(This article appeared as a CCC BLOG post on June 14, 2022.)
Last month the Networking and Information Technology Research and Development (NITRD) program commemorated their 30th Anniversary in Washington D.C. You can read the full event recap here. In an effort to highlight the impact federal investments have had on the computing research community, the event featured five panels in which participants discussed key achievements in the field over the past decade and future directions going forward. Each panel focused on an important subarea of computer research: Computing at Scale, Networking and Security, Artificial Intelligence/Machine Learning, Privacy and the Internet of Things and Socially Responsible Computing.
This post is the first in a series highlighting the panels from that day, starting with Panel 1: Computing at Scale, moderated by Ben Zorn (Microsoft) and featuring distinguished panelists Luiz André Barroso (Google), Ian Foster (Argonne NL), Timothy Pinkston (USC), and Kathy Yelick (UCB). The panel led a riveting discussion celebrating the incredible past achievements of high performance computing (HPC) and cloud computing, as well as looking ahead to where this technology is going and how it is affecting society.
Zorn kicked off the session with an anecdote from his career to highlight the enormous increase in availability of computing cycles for various purposes, which was made possible by advances in computational scalability. He gave the example of starting off as a researcher at Microsoft in 1992 when creating programs by simply expressing what you want, instead of writing code, was just a vision. Now 10 years later, we have a new technology on the horizon that takes program descriptions and creates a solution to that description entirely autonomously.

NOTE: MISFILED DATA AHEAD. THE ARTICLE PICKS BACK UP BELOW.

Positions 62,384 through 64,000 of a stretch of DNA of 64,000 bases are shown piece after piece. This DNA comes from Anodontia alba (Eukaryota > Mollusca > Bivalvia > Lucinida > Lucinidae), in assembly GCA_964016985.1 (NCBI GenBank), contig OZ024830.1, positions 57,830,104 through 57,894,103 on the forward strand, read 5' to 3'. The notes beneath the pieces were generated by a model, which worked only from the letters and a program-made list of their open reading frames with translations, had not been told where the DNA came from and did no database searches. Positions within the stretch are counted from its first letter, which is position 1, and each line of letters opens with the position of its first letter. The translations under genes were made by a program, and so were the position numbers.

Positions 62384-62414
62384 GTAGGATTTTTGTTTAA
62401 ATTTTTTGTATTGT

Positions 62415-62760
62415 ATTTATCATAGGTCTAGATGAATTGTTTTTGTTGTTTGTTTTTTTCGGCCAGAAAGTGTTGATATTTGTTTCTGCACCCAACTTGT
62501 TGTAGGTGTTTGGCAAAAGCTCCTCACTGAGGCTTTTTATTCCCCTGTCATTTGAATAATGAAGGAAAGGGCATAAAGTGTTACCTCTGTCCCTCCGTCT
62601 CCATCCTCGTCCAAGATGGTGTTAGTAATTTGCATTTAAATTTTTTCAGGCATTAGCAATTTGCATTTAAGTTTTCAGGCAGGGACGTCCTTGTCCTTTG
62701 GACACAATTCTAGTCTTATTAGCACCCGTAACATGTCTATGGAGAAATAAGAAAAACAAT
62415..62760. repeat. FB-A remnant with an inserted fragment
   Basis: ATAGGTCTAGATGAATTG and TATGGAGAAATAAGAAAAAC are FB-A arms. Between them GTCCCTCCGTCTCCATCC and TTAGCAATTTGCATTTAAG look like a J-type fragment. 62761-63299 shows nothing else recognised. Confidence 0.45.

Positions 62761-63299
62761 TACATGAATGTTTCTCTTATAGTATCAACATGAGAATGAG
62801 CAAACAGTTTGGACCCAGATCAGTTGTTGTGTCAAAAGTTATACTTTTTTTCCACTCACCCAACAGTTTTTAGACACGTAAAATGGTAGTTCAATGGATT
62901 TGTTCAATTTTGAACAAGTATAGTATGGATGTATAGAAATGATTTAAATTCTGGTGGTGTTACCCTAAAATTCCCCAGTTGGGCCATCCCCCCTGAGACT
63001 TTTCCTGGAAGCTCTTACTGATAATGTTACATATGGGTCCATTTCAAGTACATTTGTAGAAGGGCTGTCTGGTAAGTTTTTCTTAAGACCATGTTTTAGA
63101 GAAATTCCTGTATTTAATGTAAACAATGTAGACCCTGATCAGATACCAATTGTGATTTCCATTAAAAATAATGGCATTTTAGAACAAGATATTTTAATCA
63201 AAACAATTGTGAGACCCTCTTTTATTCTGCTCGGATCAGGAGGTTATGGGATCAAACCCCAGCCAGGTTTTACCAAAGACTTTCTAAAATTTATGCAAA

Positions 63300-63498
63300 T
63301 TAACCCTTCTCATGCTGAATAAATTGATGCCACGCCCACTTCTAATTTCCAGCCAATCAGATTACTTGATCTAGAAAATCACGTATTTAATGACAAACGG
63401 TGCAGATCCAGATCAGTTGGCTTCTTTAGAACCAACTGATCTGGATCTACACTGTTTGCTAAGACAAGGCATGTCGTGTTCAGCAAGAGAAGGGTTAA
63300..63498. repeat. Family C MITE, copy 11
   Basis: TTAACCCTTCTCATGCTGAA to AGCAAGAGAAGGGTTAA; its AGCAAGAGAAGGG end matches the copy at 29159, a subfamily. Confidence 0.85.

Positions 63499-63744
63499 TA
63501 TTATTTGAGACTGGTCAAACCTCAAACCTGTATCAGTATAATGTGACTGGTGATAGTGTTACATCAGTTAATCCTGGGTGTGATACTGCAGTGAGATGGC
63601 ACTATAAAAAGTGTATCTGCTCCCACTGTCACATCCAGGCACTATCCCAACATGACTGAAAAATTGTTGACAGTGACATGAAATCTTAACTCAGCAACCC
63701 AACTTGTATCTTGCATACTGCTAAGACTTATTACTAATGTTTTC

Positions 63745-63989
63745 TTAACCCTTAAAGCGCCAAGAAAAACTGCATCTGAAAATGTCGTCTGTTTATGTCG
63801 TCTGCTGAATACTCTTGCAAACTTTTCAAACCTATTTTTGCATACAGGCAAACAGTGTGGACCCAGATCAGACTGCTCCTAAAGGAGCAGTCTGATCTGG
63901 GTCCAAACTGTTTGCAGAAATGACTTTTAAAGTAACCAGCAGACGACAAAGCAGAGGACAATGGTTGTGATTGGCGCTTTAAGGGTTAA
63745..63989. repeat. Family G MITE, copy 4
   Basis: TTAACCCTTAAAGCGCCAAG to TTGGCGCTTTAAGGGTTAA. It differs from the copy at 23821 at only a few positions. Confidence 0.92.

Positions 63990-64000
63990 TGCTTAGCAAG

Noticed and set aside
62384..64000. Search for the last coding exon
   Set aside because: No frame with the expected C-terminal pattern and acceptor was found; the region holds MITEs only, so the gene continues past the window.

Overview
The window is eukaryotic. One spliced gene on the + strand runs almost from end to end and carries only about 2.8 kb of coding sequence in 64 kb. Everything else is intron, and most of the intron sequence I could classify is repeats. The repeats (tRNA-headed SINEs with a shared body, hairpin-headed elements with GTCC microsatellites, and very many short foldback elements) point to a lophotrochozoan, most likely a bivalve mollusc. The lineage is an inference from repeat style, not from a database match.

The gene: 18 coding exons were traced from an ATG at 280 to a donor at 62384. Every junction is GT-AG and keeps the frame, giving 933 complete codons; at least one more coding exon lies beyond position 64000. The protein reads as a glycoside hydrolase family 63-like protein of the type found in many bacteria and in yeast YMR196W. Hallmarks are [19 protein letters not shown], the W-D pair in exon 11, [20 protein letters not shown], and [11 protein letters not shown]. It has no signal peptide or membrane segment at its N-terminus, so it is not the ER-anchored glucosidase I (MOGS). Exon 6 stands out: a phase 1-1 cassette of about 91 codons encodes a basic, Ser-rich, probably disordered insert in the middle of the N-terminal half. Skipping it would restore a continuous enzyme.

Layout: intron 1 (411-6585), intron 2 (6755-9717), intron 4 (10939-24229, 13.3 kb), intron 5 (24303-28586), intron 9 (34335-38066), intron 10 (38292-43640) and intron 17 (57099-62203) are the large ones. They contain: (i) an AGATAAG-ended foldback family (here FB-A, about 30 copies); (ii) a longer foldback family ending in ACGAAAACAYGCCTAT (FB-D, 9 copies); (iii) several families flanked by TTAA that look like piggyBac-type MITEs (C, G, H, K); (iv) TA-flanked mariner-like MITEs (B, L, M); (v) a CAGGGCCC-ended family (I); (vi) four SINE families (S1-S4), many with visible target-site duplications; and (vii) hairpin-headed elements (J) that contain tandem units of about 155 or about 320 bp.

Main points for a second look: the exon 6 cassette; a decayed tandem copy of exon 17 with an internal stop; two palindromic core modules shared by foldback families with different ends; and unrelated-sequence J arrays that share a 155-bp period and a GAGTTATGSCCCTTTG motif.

The first question raised to panelists was “In what ways have NITRD investments accelerated advances in computing at scale and what made those investments successful?”
Foster reflected on the beginning of his career, reminiscing about the six processor computers he worked with compared to today’s that are roughly a billion times faster incorporating what he estimates to be a million more processors. He went on to say, “bigger and faster is great but what has it enabled”? Panelists brought up a multitude of achievements including the deep learning revolution, remarkably accurate weather forecasts that can look out ten days in advance, new drug designs, Google Brain, multicore and distributed systems with the power to rival the supercomputers of the day. The panelists all agreed that every single one of these accomplishments can be linked back to research in labs and university settings with support from programs coordinated by NITRD.
The second question Zorn proffered to the panel was, What are important societal outcomes that NITRD investments in computing at scale have enabled and where are the opportunities for even greater impact?
Yelick shared that some of the big breakthroughs fueled by HPC have been in the simulation area – with the ability to simulate and make predictions both for long-term climate change and short-term weather fluctuations, advancements in material science, including screening new materials for various energy applications and drug discovery, sequencing massive datasets and deep learning based artificial intelligence.
Looking beyond innovations for societal impact, Barroso continued off Foster’s comment about NITRD’s important contributions creating computing and data facilities and enabling and sustaining interdisciplinary teams.